Susan Allan makes several important contributions to the controversy about research findings on grouping. She identifies questions that quantitative reviewers have and have not asked about the practice. She describes the review findings and distinguishes these actual findings from misinterpretations in the professional and popular literature. She also points to design weaknesses that afflict many studies of grouping. Arguments about grouping have become heated and loud in recent years. Allan's calm voice provides some welcome relief.
One of her most important points is that "grouping" is not a single thing. Rather, it comes in a variety of forms and is done for a variety of reasons. It is, therefore, a mistake to think that the different approaches to grouping all have the same effect. In my view, reviewers and educators should distinguish among at least three types of programs:
The three types differ in amount of curricular adjustment and also in their effects (Kulik and Kulik 1991). Type I plans usually produce small positive effects on student learning: examination scores go up on the average about .1 of a standard deviation, or about one month on a grade-equivalent scale. Type II plans produce larger effects: students' scores rise on the average about 1/4 of a standard deviation, or about four months on a grade-equivalent scale. Type III programs produce the strongest effects of all: gains of one full standard deviation, or one year on a grade-equivalent scale are not uncommon.
The criterion measures used in research studies of grouping, however, may not be entirely adequate; these figures may, therefore, underestimate the size of the true effects. As Allan points out, almost all studies use standardized tests as criterion measures, and such tests may not provide the best measures of achievement in a specific school system. Both Slavin (1987) and I (Kulik and Kulik 1990) have shown that results from studies using standardized tests tend to be weaker than those from studies using local tests as criterion examinations.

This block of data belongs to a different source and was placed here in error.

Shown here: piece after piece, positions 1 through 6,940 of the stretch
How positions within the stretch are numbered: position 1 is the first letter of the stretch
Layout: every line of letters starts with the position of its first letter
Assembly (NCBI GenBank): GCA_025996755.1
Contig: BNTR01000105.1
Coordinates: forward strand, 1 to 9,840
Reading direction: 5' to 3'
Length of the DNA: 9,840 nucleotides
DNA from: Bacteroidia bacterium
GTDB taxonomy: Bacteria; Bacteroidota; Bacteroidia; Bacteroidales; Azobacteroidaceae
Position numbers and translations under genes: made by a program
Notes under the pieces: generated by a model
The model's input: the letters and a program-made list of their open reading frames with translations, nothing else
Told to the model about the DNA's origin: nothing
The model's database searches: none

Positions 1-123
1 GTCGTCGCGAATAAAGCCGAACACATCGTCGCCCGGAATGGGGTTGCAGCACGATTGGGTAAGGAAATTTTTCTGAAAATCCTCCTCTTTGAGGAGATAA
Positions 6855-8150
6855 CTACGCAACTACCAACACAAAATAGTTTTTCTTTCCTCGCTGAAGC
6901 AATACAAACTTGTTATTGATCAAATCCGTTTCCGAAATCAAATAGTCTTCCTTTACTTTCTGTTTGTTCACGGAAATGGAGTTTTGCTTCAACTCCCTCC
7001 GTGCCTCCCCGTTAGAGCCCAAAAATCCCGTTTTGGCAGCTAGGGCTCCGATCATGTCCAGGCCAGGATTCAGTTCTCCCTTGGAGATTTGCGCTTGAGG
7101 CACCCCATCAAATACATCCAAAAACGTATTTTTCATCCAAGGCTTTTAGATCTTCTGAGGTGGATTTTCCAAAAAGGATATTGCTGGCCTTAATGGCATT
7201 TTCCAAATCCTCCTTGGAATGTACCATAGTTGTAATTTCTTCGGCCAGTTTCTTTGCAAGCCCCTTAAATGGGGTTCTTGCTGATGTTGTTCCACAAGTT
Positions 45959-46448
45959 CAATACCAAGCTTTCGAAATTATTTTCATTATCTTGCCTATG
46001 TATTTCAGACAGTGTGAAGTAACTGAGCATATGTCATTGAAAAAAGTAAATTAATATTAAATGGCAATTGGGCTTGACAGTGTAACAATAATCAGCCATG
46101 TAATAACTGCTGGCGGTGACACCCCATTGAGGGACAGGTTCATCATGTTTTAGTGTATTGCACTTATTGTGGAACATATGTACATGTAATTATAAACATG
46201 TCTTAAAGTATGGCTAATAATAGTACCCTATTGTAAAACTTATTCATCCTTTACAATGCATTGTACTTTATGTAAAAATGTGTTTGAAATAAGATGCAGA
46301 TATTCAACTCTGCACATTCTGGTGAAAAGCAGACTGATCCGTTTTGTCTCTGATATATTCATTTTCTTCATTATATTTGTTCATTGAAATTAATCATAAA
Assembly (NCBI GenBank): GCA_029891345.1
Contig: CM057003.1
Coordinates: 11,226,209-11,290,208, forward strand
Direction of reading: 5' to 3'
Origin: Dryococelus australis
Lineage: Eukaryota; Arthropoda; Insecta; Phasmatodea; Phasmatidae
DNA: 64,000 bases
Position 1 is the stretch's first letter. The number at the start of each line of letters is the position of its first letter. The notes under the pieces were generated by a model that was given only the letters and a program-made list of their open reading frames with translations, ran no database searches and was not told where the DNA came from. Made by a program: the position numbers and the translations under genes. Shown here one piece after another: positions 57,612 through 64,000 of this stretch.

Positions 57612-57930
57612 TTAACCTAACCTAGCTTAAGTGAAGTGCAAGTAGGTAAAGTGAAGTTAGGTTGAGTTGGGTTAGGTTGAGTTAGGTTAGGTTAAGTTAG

Allan's major worry about grouping research, however, is not its methodological weakness but rather its misinterpretation. I share this concern. Most evaluations have focused on Type I programs. The evidence that these programs usually lead to small positive gains in student learning has been twisted, however, to support the conclusion that grouping programs do not work and thus should be eliminated. This blanket condemnation of grouping has been extended to Type II programs, even though the evidence on these programs is clearly favorable. Even Type III programs are in jeopardy in some school systems. Our children will be the losers if reviewers continue to twist research findings to fit their personal and political philosophies.